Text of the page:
Ocean City has taken 15 years to start restoring its nearly 130-year-old lifesaving station, and it looks like it will take a few more before the property becomes a functioning museum, as many hope it will.

Still, members of the organization dedicated to rescuing the building that was once dedicated to rescuing others are not sitting around waiting for the rehabilitation work to be complete. Instead, the members are using their time to uncover the history behind the 19th century structure.

“We’ll know the whole story of the station by the time the museum opens,” said John Loeper, chairman of U.S. Lifesaving Station 30, a registered nonprofit formed to help preserve the property.

It may take a couple more years before both the exterior and interior are restored and visitors can step inside to see exhibits. City officials say they hope to hire a contractor to start exterior work soon.

After rejecting a first round of proposals because the prices from five firms — between $717,762 and more than $1 million — were above budget, a new round of bids is expected next week after the city’s hired architectural consultant revised the specifications to lower the cost.

Penelope Watson, principal of Bridgeton-based Watson and Henry Associates, said some elements, such as moving doors and windows to their original places, and repainting the building to its original green and yellow colors, may have to be dropped from this phase of the work.

What should be included is fixing the foundation, raising the structure, replacing the roof and restoring the observatory.

Eventually, the building that dates to 1885 is supposed to be restored to precisely how it appeared in 1906, using about $1.5 million in city funding, state grant money and private donations.

At that point, the building could become a self-sustaining museum, Loeper said, drawing history buffs and everyday tourists interested in learning what Ocean City was like more than a century ago.

“Not that much has deteriorated over the years,” said Loeper. “The basic fabric of the building as it sits represents very clearly what a 1905 lifesaving station was like.”

The historic structure has been a cause celebre on the island’s north end since there was the potential for it to become yet another site of duplexes in the late 1990s. The city acquired it using a $958,000 bond in 2010 after years of disagreement and legal arguments with a developer that owned the land.

That troublesome recent past may have been worth it to maintain its much more distant and unique history.

“This is a whole huge story that has not been told and no one knows anything about,” Loeper said.

At least 10 other lifesaving stations still stand along the state’s coastline, including in Avalon, Stone Harbor, North Wildwood and Harvey Cedars. They are part of only a couple dozen in the country when there were once hundreds nationwide.The ruins of another station on the north end of Brigantine were recently exposed by erosion from Hurricane Sandy and other recent storms.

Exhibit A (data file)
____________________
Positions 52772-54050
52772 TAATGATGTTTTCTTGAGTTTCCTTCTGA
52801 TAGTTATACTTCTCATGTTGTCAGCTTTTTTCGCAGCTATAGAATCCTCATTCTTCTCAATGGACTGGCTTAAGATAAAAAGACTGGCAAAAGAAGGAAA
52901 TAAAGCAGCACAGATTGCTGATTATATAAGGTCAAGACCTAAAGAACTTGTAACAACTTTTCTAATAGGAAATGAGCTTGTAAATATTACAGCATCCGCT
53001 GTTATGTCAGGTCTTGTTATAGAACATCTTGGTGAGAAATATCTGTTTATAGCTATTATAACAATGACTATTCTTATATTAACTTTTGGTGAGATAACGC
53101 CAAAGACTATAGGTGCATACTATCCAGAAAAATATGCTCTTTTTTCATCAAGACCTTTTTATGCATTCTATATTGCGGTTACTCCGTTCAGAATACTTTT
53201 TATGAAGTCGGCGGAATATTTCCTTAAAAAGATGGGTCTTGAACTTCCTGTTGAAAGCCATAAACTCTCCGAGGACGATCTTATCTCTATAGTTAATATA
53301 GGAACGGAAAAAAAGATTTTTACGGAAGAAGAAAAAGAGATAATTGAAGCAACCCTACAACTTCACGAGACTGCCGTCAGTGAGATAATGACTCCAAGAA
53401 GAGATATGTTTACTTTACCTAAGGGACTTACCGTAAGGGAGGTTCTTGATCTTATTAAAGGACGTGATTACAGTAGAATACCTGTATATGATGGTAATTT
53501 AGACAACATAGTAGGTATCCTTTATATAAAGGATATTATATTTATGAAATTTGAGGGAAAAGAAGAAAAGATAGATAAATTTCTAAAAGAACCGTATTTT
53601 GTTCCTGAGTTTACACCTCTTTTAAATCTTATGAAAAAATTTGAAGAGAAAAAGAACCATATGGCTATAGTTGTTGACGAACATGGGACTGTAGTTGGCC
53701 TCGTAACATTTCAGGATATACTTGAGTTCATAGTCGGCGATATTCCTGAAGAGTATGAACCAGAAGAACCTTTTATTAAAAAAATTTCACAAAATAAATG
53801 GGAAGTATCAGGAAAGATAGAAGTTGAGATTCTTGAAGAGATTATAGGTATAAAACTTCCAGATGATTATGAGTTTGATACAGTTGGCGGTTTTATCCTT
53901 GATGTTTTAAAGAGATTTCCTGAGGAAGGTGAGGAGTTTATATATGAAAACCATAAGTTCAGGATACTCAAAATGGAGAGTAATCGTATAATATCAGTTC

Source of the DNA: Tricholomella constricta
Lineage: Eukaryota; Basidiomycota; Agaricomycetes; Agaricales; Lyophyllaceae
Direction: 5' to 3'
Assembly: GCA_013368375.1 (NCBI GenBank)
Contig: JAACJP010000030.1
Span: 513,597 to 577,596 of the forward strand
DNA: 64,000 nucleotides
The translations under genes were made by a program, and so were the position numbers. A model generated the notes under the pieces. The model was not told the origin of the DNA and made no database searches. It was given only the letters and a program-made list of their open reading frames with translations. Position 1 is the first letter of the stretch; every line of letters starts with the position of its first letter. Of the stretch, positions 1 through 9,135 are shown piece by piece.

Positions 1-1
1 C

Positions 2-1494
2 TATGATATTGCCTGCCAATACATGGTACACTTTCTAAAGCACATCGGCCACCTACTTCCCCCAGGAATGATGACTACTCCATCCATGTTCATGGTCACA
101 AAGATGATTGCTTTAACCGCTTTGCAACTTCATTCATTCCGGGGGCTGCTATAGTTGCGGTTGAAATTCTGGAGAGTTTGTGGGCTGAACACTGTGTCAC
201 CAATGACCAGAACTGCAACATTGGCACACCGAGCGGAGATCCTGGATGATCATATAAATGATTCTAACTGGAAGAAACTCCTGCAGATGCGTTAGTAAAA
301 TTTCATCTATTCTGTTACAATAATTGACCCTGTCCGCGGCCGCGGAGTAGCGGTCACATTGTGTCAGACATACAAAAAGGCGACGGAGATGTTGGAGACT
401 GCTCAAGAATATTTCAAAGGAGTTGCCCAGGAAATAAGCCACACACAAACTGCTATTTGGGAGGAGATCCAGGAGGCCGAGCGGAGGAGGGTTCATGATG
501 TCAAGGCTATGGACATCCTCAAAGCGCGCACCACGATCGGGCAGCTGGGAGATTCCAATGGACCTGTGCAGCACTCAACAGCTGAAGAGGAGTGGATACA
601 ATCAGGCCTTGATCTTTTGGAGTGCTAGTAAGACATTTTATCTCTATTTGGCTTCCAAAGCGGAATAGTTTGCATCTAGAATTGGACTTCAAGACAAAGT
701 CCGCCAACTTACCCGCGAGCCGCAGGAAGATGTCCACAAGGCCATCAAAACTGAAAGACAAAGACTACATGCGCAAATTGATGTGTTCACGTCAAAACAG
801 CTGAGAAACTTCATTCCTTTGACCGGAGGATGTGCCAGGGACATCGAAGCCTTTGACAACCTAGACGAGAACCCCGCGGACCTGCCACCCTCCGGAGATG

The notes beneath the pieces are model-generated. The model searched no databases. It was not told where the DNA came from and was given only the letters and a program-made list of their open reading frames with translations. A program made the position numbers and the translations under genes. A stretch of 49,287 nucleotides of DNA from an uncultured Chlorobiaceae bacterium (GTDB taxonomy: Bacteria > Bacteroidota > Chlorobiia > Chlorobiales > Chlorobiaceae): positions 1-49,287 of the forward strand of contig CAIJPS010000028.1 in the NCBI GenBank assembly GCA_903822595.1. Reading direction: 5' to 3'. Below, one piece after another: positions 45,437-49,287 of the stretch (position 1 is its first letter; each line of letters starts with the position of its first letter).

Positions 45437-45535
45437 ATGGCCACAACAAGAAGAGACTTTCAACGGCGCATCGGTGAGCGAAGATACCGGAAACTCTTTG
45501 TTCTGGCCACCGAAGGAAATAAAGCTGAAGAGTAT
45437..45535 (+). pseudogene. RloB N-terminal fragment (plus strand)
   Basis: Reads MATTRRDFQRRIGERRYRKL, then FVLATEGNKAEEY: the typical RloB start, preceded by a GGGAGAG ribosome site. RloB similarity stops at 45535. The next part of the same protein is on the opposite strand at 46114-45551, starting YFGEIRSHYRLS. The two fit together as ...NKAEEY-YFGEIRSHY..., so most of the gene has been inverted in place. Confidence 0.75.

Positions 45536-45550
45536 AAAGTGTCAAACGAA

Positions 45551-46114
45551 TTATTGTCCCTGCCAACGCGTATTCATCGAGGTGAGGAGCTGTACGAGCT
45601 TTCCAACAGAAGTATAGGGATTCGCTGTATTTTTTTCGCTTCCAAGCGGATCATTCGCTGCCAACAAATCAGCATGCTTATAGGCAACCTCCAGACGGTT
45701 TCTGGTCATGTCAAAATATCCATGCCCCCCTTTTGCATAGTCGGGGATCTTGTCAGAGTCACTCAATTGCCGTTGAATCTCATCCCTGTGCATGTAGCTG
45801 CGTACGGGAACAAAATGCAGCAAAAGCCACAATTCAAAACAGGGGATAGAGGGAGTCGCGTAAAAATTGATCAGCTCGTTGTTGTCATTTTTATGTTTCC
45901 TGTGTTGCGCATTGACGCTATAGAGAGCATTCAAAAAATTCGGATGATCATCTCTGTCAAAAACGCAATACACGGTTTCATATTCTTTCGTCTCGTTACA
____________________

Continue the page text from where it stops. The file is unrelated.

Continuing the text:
Of its particular architectural style, the Ocean City Lifesaving Station is even rarer — one of a half-dozen left in the U.S., Watson said.

The stations were precursors to the U.S. Coast Guard, and men were stationed at them to save survivors of sinking ships, patrol the beaches and tend to all sorts of other needs on the then-sparsely populated barrier islands.

“That was like your local medical center,” Loeper said. “When people got hurt, they would go to the lifesaving station.”

Loeper and other volunteers from his organization have been gathering records about the station for years, and they are currently poring over logbooks left behind from the station that tell its story firsthand.

The facility was essentially useless for its intended purpose after 1910, when a ferocious storm swept so much sand from the southern end of Absecon Island that it left Longport 10 blocks shorter and the northern part of Ocean City much wider.

To give visitors an impression of what it once looked like to peer out from the observatory, Loeper said organization members plan to one day take pictures and video from atop a crane stationed on the less-developed southern end of the island.

Today, the station sits at least a half-mile from the water in a residential neighborhood.

“It is a jewel in the rough at this point,” said Dennis Myers, one of the first locals to sign up to participate in the preservation effort when the nonprofit was formed.

Myers is originally from Lancaster, Pa., and moved to Ocean City full time in 1998. He said that once he switched from being a vacationer to a resident, he became very interested in the local history, especially the lifesaving station a mile south of his Ocean Road home.

As a transplant, he said he can understand why a lot of history has been lost along the coast over the decades, and that’s why it is especially important to preserve what remains.

“I’m glad it was not developed,” he said. “Sometimes, it’s really easy not to respect people’s history if you’re not from the area.”

Contact Lee Procida:

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